Three years in solitary angers father of terror suspect

CHICAGO (WLS) -- An accused terrorist is being kept in solitary confinement while his father is worried for his son's life and their lawyer is laying into the FBI for going too far in an investigation that landed him behind bars.

His name is Adel Daoud. He is now 21-years-old and he has been in solitary confinement at the Metro Correctional Center in downtown Chicago for more than three years, held on terrorism charges.

The Hillside man was arrested while still a teenager after FBI agents posing as terrorists discussed killing Americans and detonating a car bomb outside a bar in the Loop.

"He's suffered too much," says his father, Ahmed Daoud.

The highest security section of Chicago's MCC, called the Special Housing Unit or "SHU," is known as a jail within a jail.

Inside the SHU, prisoners considered high risk are locked up 22 to 24 hours a day, let out for exercise no more than five hours per week and given very limited contact with others, including infrequent non-contact family visits and tight restrictions on all other privileges.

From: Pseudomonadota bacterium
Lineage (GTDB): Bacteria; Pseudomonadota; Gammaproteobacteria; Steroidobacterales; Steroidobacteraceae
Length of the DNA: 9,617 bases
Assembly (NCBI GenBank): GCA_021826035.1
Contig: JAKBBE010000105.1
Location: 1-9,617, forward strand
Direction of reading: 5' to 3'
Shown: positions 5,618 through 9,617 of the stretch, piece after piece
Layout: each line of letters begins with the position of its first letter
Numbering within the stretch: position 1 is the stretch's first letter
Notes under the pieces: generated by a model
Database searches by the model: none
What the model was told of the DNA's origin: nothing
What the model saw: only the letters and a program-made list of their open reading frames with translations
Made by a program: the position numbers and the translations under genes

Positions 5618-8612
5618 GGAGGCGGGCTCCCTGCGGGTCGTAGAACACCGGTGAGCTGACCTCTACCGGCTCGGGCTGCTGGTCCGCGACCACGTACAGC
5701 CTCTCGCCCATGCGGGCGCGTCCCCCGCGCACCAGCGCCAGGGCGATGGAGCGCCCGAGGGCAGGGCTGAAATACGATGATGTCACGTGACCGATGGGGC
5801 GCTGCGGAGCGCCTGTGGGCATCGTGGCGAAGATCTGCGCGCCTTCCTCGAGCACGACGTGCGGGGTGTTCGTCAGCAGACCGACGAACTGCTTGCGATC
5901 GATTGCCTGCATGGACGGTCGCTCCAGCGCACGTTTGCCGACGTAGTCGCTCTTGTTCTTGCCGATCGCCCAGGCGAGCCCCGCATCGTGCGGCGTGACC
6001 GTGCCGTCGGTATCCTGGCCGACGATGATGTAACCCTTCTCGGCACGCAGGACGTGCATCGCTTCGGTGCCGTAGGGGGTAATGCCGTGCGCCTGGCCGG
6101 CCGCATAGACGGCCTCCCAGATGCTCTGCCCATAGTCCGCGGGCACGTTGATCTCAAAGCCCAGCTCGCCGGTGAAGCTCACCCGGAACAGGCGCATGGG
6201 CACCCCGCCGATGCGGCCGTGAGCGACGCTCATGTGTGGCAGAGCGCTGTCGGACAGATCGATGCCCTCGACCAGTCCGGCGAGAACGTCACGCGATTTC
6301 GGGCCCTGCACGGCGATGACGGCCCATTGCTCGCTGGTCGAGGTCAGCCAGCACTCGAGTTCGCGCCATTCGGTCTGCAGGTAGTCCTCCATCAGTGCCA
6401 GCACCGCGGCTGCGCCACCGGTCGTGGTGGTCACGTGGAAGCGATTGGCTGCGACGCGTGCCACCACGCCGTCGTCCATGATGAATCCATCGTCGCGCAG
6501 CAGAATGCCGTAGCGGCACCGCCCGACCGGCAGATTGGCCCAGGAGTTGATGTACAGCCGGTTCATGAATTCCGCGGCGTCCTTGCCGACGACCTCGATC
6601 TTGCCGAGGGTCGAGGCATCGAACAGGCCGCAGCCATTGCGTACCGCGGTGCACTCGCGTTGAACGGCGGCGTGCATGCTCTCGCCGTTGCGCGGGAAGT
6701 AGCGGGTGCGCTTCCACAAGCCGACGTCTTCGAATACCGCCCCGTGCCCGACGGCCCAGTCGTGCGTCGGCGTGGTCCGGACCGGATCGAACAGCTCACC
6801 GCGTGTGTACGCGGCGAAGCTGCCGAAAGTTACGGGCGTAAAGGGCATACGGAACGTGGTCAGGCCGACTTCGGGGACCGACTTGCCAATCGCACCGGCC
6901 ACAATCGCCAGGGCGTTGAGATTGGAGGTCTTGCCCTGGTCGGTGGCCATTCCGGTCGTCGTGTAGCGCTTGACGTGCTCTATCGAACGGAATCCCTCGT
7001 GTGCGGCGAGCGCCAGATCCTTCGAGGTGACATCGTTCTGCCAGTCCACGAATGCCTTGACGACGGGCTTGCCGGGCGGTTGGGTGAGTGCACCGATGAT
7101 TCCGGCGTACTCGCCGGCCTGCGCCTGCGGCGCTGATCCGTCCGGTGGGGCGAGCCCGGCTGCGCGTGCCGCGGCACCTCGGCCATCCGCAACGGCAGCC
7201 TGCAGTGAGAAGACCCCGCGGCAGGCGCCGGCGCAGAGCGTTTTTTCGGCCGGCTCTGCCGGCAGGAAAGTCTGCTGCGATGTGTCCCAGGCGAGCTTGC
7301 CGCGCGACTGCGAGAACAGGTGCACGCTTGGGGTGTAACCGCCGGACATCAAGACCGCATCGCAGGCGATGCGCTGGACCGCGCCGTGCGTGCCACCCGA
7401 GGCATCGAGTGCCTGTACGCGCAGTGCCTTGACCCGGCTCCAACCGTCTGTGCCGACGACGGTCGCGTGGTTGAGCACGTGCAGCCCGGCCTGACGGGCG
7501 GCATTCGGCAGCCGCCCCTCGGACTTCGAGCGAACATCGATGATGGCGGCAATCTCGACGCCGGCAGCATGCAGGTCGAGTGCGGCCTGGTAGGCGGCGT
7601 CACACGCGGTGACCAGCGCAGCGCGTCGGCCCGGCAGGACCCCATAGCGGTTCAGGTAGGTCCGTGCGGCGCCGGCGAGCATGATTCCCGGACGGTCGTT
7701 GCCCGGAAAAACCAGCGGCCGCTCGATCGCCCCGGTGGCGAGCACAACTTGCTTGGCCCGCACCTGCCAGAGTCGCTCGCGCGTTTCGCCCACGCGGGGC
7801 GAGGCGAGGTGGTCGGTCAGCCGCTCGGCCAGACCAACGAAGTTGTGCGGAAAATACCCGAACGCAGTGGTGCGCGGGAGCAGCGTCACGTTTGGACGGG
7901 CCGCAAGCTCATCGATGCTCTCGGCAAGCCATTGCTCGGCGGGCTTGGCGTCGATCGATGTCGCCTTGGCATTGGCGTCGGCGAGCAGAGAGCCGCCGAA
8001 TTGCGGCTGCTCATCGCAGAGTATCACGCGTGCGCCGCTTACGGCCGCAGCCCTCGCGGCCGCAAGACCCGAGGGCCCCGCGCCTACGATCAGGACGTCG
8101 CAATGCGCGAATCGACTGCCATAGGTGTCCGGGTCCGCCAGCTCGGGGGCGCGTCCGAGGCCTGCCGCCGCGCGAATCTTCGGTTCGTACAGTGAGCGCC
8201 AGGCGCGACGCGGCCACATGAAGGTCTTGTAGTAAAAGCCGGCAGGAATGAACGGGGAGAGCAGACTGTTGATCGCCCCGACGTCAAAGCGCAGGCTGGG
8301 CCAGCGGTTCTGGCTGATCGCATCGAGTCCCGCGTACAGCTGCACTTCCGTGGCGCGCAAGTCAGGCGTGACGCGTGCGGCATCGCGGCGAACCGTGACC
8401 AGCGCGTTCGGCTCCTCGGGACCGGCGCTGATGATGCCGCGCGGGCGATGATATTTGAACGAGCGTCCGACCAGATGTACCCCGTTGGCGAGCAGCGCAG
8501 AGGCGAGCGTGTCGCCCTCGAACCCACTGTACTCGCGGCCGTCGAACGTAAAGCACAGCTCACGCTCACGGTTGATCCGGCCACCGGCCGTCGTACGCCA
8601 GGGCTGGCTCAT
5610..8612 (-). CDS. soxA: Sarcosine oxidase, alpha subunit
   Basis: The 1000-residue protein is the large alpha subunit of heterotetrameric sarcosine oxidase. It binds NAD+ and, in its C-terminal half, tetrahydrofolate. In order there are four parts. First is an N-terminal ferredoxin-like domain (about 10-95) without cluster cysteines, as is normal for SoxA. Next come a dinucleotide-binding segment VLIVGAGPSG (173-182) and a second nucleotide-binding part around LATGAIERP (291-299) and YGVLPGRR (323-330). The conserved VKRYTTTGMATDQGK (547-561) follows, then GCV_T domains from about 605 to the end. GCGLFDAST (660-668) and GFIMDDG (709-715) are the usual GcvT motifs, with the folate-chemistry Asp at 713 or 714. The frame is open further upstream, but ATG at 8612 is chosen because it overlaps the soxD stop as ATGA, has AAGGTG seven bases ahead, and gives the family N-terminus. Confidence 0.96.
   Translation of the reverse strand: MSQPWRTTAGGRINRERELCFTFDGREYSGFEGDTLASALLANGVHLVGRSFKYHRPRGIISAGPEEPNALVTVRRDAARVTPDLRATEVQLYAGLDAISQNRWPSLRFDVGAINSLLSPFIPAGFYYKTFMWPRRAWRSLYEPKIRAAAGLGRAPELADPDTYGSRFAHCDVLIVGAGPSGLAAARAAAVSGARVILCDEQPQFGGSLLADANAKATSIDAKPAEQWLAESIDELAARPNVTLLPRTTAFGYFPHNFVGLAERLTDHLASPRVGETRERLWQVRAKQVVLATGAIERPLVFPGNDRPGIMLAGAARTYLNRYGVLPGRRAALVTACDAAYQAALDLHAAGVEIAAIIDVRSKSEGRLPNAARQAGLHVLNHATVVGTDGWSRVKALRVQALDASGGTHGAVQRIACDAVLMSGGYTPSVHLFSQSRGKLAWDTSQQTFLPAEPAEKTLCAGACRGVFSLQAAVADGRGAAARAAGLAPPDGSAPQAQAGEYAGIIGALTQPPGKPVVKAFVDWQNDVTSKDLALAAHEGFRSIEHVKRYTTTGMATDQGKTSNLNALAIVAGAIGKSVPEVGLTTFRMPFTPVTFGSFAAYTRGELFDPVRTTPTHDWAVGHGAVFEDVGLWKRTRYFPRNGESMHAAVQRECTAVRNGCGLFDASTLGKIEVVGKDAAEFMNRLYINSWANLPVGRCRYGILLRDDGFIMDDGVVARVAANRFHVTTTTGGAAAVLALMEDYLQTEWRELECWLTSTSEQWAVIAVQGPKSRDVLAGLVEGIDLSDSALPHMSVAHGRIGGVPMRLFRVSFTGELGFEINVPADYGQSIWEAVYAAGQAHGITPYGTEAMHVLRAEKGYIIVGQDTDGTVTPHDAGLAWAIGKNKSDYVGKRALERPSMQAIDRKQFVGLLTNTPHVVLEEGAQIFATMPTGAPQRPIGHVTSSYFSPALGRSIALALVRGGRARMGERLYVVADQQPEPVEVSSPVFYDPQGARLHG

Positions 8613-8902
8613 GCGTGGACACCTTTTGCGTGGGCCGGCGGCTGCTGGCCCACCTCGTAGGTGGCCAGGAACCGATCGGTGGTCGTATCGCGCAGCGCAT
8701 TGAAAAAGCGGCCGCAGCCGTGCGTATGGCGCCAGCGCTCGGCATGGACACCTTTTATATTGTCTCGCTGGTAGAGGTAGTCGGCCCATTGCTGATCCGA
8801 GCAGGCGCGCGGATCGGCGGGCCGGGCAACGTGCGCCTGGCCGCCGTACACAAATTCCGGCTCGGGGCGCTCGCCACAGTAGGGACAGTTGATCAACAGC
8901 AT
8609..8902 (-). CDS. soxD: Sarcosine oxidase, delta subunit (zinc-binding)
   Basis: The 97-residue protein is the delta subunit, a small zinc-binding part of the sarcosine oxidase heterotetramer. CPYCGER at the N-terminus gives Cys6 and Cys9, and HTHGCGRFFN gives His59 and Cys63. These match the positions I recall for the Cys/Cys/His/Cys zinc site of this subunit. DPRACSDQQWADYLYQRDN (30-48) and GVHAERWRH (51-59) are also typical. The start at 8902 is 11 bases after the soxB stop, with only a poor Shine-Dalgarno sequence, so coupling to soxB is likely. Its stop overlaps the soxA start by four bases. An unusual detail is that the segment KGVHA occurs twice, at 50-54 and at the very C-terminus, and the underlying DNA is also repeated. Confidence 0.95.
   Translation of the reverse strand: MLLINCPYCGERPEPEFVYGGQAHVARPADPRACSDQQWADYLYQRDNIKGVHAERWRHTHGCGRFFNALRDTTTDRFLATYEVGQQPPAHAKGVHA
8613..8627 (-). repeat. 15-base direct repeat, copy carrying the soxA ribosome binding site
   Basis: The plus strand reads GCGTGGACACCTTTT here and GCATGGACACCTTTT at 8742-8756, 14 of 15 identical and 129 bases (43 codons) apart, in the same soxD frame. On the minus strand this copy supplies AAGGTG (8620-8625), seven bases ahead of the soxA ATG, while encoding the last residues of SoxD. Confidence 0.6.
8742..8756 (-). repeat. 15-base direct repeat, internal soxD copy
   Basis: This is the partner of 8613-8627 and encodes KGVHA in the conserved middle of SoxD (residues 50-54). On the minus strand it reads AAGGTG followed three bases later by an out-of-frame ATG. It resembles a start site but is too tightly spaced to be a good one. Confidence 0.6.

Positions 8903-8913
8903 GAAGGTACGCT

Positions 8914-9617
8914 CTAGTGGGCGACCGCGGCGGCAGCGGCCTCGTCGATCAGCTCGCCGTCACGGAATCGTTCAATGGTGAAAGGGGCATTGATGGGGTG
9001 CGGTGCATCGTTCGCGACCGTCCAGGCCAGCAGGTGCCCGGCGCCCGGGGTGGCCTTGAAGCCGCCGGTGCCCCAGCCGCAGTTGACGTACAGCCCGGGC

"It's a very draconian punishment," says Thomas Durkin, Daoud's lawyer. "And it's very psychologically problematic to somebody that already has psychological issues. I think it's even more dangerous."

After court Monday, Durkin questioned the finding that Daoud is mentally fit to stand trial in January.

While Daoud's father questions whether his son will survive being kept in the SHU, solitary cells draw wide criticism from defense lawyers and human rights groups.

"Three years and three weeks now my son is locked up," Ahmed says. "I do not get it yet. I don't know when my son is gonna be out. I want my son back. My son, he do not do nothin' to be in jail three years and three weeks right now for no reason."

The government and the courts - for the most part - have fended off complaints about solitary confinement saying its used sparingly and with good reason.

Daoud's mental state has been on display during previous court hearings with several rambling outbursts. But at trial what may get the closest scrutiny is how the FBI first communicated with the teenager when one government operative posed as an imam in Saudi Arabia .
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